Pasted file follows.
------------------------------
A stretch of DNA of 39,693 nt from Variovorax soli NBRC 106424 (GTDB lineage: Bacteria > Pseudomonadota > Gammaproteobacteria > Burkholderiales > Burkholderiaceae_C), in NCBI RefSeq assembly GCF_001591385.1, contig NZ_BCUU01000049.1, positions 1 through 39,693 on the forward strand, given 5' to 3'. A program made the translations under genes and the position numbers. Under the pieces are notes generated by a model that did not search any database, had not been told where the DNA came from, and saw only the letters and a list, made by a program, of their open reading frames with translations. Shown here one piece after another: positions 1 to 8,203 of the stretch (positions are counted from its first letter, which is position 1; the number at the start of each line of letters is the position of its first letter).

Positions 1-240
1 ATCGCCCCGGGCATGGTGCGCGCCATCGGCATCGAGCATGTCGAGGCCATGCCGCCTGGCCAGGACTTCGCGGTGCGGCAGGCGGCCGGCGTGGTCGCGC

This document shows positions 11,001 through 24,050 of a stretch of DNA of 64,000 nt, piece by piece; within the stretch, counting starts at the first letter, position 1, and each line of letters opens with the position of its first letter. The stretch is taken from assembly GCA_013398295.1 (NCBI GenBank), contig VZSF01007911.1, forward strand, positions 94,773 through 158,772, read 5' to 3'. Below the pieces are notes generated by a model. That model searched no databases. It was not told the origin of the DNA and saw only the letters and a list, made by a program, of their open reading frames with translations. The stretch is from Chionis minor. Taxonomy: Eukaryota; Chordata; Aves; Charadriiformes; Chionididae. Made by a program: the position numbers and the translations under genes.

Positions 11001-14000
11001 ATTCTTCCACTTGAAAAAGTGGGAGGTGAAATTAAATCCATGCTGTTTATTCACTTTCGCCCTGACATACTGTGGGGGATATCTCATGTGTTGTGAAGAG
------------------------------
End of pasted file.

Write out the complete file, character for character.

A stretch of DNA of 39,693 nt from Variovorax soli NBRC 106424 (GTDB lineage: Bacteria > Pseudomonadota > Gammaproteobacteria > Burkholderiales > Burkholderiaceae_C), in NCBI RefSeq assembly GCF_001591385.1, contig NZ_BCUU01000049.1, positions 1 through 39,693 on the forward strand, given 5' to 3'. A program made the translations under genes and the position numbers. Under the pieces are notes generated by a model that did not search any database, had not been told where the DNA came from, and saw only the letters and a list, made by a program, of their open reading frames with translations. Shown here one piece after another: positions 1 to 8,203 of the stretch (positions are counted from its first letter, which is position 1; the number at the start of each line of letters is the position of its first letter).

Positions 1-240
1 ATCGCCCCGGGCATGGTGCGCGCCATCGGCATCGAGCATGTCGAGGCCATGCCGCCTGGCCAGGACTTCGCGGTGCGGCAGGCGGCCGGCGTGGTCGCGC

This document shows positions 11,001 through 24,050 of a stretch of DNA of 64,000 nt, piece by piece; within the stretch, counting starts at the first letter, position 1, and each line of letters opens with the position of its first letter. The stretch is taken from assembly GCA_013398295.1 (NCBI GenBank), contig VZSF01007911.1, forward strand, positions 94,773 through 158,772, read 5' to 3'. Below the pieces are notes generated by a model. That model searched no databases. It was not told the origin of the DNA and saw only the letters and a list, made by a program, of their open reading frames with translations. The stretch is from Chionis minor. Taxonomy: Eukaryota; Chordata; Aves; Charadriiformes; Chionididae. Made by a program: the position numbers and the translations under genes.

Positions 11001-14000
11001 ATTCTTCCACTTGAAAAAGTGGGAGGTGAAATTAAATCCATGCTGTTTATTCACTTTCGCCCTGACATACTGTGGGGGATATCTCATGTGTTGTGAAGAG